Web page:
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India: NASSCOM President Claims All Cryptocurrencies ‘Illegal’

2 mins
Updated by Adam James
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In Brief

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India has proven itself to be largely against cryptocurrency-related businesses and adoption.
Will India completely stomp out cryptocurrency within the country, or is the government serious about making a plan for regulations in the future?

Taking A Hard Line

The government of India has not been quiet about its stance and negative feelings towards cryptocurrency. According to The Hindu Business Line, Debjani Ghosh, the president of The National Association of Software and Services Companies (NASSCOM) in India, proclaimed that cryptocurrencies within the borders of the country are illegal. NASSCOM later tweeted a statement on the issue. While no official regulation has outright banned owning cryptocurrency, the Reserve Bank Of India (RBI) released a circular in April. India has no qualms about enforcing its strict rules either. This past week, Quartz reported that police in Bengaluru seized India’s first cryptocurrency ATM — placed in a mall by cryptocurrency exchange Unocoin — also arresting the exchange’s co-founder, Harish BV. This has, in turn, forced cryptocurrency exchanges in India to close up shop. Zebpay, formerly one on India’s largest exchanges by volume, recently halted business in India and announced it would be moving to Malta to continue its business in a place with progressive laws and regulations on digital assets. India Bitcoin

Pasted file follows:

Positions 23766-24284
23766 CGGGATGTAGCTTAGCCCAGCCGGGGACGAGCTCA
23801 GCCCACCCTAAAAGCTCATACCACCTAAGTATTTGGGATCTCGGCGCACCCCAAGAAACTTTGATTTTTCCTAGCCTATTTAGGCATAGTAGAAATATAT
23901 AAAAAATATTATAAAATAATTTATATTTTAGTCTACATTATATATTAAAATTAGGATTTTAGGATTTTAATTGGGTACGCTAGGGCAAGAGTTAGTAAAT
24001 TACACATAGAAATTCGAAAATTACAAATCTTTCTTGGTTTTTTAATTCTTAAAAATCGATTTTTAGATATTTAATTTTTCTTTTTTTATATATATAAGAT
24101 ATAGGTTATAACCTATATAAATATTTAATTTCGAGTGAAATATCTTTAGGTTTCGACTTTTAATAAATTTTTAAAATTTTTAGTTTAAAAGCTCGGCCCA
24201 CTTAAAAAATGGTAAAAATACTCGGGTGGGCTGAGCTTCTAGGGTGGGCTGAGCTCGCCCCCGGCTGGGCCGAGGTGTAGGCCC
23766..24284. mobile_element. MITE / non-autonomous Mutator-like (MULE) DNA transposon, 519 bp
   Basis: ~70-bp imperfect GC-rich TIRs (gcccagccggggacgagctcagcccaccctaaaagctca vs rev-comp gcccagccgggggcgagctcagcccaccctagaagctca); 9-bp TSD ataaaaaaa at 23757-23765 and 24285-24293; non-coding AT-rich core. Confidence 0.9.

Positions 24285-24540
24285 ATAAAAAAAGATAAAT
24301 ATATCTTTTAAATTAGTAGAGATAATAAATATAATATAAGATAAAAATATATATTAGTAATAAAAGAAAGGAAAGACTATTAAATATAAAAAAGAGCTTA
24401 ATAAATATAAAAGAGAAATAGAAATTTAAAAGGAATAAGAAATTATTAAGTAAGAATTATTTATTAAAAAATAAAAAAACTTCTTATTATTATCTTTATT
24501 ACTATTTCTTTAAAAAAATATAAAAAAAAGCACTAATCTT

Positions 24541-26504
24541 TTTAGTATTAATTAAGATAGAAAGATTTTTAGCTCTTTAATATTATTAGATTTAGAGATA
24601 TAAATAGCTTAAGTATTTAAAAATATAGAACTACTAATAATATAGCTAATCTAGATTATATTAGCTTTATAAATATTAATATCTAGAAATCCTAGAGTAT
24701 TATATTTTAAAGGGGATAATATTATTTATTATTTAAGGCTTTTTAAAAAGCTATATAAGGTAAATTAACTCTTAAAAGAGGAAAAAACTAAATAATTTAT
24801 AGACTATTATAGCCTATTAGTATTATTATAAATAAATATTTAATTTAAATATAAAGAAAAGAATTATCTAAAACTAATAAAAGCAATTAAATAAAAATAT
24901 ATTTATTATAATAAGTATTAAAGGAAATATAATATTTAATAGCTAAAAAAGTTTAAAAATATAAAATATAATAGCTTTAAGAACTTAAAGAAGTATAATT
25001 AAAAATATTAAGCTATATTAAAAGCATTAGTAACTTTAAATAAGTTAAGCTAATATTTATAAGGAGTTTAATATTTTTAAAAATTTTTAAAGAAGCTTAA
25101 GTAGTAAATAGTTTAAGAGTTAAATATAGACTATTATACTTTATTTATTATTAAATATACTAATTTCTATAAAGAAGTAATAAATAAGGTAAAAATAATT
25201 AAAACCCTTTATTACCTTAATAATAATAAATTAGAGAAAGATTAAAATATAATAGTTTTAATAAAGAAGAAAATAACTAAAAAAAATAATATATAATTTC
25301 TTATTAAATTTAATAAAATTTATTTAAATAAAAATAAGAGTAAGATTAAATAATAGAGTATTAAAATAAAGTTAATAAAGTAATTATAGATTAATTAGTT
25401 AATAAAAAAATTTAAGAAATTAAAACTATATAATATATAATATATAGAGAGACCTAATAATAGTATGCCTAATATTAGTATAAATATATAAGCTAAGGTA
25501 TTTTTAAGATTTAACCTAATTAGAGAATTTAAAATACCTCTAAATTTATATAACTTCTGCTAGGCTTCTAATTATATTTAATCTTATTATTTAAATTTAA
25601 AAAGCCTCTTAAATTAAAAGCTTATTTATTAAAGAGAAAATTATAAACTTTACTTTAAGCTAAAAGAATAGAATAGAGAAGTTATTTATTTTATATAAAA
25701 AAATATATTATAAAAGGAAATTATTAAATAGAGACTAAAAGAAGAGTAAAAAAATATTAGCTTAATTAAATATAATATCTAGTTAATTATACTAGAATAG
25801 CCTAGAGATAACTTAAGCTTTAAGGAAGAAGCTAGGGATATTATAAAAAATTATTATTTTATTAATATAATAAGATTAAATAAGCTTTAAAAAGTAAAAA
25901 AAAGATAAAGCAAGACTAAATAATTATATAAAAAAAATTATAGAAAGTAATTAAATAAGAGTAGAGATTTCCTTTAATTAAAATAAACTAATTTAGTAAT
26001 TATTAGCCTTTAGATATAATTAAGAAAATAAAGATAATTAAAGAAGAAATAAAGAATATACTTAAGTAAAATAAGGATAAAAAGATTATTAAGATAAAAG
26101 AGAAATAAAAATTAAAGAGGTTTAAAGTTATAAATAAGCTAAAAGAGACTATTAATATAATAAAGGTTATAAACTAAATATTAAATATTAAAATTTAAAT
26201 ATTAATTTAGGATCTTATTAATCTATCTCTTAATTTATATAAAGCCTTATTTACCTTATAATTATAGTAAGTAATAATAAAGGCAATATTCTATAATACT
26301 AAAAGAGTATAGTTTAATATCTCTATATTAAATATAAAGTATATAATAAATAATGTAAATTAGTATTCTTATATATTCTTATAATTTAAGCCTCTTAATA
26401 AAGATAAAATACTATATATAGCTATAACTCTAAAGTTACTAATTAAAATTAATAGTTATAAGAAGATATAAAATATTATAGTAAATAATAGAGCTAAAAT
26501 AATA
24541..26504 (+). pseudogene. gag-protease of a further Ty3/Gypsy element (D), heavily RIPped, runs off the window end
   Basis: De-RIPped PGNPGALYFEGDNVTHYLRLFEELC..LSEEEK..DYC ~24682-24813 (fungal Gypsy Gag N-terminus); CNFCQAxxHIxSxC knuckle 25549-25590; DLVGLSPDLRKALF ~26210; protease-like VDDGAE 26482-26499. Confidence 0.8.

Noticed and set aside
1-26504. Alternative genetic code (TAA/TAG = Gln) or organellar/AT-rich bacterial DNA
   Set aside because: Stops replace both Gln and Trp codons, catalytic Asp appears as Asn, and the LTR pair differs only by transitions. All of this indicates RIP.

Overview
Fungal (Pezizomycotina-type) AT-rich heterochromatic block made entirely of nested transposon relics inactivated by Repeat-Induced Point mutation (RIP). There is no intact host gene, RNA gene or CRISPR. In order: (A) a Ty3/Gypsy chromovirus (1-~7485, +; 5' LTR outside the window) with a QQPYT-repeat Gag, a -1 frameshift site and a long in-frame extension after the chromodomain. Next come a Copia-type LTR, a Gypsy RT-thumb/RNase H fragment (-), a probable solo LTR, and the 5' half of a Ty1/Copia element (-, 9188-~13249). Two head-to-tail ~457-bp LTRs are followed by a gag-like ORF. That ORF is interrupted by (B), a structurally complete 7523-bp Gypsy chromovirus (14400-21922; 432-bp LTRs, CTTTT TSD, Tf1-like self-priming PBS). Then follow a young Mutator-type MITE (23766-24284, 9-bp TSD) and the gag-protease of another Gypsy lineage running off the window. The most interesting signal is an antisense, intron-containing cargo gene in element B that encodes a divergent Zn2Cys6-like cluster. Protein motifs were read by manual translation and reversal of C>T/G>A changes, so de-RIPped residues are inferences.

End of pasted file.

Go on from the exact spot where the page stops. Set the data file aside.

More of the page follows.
A Future Hanging In The Balance

Ghosh believes that the biggest problems between the government and cryptocurrency businesses are created from ‘”policy-making not keeping pace with rapid technological changes.” This is also true with other governments around the world. The technology that goes into creating blockchain systems and cryptocurrencies is fresh and being reinvented by the day — creating a temporary gray area in which adopters and governments need to establish regulations which clearly differentiate the ‘right’ from the ‘wrong.’ The Economic Times reported that the Supreme Court of India is now getting involved, and has requested a report in two weeks from India’s National Informatics Centre (NIC) on its view of cryptocurrencies and a proposed plan moving forward. What are your thoughts on India and its stance on cryptocurrency? Will India take a hard line against cryptocurrency indefinitely? Let us know in the comments below! 


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Kyle Baird
Kyle migrated from the East Coast USA to South-East Asia after graduating from East Stroudsburg University. He began trading and writing about cryptocurrencies in 2016, and has...